I need tech support just to back out of the driveway

By Fay Jacobs | Illustration by Rob Waters
From the Holiday 2019 issue


I’ve got a new car. Well, it’s new to me. It’s a 6-year-old SUV with a dashboard like a cockpit. My trade-in still had a cassette player in it, so you can imagine the culture shock.

In fact, I’m so old I remember when all you needed to know when buying a car was how to drive. Now you need a degree from MIT.



Meet Bob, the well-traveled supersized bovine who found a home near Dagsboro

By Bill Newcott
From the Holiday 2019 issue


Something about tourist towns seems to inspire the oddest of oddball business attractions.

When I lived in L.A., my favorite doughnut shop was in the shape of a giant doughnut. In Florida I entered an alligator farm by walking into the mouth of an enormous ’gator. Atlantic City has the legendary Lucy, a six-story landmark in the shape of an elephant.

For a while I thought coastal Delaware might be an exception. Sure, there’s the flying white baby grand piano atop the Keyboard America sign along Coastal Highway. And the retired crop-dusting plane posted above Midway Speedway. And then there’s that swooping Huey helicopter behind the fence of Bethany Beach’s National Guard training site. (Here’s a joke I just made up: Heading north from Bethany you can visit Huey, Dewey, and Louie’s Pizza.)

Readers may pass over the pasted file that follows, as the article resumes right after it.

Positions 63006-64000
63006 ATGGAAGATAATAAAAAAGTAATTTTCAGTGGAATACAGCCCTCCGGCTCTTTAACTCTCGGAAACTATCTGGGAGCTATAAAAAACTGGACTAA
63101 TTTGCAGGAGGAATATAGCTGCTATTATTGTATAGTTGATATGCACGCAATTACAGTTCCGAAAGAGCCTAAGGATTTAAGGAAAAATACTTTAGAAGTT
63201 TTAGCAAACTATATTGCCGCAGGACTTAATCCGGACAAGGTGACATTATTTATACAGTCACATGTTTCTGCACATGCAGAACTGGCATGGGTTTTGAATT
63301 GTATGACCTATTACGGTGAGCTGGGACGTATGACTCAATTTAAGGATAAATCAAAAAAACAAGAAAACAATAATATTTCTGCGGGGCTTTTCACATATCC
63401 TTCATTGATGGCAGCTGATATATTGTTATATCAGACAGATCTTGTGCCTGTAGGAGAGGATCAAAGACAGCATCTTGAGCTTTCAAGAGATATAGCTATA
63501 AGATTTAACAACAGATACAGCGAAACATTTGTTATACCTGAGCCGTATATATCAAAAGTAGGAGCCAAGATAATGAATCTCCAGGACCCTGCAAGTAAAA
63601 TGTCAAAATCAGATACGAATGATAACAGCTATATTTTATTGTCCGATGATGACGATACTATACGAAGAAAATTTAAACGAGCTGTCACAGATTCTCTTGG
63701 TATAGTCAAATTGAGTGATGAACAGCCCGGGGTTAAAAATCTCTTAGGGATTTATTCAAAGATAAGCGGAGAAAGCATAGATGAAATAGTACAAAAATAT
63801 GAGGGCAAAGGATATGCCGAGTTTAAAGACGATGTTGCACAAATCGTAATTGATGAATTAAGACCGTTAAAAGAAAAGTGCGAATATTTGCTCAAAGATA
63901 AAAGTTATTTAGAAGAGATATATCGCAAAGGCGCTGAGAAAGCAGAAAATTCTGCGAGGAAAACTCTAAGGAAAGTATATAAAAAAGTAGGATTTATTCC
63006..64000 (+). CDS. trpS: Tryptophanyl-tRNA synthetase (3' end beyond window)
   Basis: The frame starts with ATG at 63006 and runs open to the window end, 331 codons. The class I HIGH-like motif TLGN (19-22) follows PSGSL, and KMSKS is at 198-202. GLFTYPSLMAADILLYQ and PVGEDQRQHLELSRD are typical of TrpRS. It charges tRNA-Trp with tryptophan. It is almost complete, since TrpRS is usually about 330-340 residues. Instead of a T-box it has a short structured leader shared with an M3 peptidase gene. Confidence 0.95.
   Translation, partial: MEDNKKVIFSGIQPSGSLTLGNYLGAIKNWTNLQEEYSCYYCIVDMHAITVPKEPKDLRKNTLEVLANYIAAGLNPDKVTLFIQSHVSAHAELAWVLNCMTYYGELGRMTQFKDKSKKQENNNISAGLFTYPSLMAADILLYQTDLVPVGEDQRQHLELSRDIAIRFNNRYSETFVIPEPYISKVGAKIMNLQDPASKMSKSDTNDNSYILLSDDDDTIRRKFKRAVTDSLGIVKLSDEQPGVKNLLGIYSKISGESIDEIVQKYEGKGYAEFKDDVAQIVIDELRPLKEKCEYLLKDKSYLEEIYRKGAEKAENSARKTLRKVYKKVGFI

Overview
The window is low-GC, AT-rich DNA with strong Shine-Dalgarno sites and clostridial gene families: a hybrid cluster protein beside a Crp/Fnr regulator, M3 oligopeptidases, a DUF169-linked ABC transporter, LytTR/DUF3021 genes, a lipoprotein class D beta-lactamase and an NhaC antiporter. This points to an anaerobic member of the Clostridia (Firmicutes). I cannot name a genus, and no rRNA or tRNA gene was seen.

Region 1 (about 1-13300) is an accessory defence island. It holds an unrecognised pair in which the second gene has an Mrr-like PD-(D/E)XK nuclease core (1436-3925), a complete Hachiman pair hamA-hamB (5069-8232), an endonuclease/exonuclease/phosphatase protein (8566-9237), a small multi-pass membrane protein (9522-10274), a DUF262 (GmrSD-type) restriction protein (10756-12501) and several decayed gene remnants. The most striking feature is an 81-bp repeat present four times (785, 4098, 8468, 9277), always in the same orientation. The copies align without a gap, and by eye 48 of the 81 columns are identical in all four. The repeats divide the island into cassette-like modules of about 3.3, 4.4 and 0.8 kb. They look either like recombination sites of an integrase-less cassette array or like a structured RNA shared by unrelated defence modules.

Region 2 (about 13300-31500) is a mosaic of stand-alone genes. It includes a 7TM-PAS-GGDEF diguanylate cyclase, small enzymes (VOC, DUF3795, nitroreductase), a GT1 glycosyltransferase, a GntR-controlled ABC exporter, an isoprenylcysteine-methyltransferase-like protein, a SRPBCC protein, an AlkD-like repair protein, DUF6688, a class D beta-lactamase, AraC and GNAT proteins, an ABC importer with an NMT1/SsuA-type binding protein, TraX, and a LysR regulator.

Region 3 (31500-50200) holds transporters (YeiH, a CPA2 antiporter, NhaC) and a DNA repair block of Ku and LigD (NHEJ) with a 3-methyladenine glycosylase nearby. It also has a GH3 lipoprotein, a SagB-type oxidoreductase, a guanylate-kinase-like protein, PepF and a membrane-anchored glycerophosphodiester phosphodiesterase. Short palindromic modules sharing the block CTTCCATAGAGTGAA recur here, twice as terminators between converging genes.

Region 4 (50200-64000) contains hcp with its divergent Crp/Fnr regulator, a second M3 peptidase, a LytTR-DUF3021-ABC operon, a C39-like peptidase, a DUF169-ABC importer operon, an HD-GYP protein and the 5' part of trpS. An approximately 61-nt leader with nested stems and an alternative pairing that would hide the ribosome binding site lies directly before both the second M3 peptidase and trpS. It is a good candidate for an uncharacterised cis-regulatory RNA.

When your husband floats one proposal after another, it’s best to step aboard and enjoy the lifelong cruise

By Lynn Massey  |  Photographs by Carolyn Watson
From the Holiday 2019 issue


When I married Grant Massey 43 years ago, I was never afraid of becoming a golf widow, but I didn’t know I was destined to be a boatwright widow.

I suppose I should have had suspicions when he and his family spoke so lovingly of the 8-foot pram, the Gumdrop, that Grant built when just 12 years old. Even though he did most of the work on the Douglas fir plywood boat, the whole family was involved. At the Kanawha County Public Library in Charleston, W.Va., his father found a reference to the plans, which they were able to acquire by mail. His two older sisters helped find materials and his Grandpa Massey helped with the construction. His mother paid him for odd jobs, which helped him raise the $50 he needed for the whole project.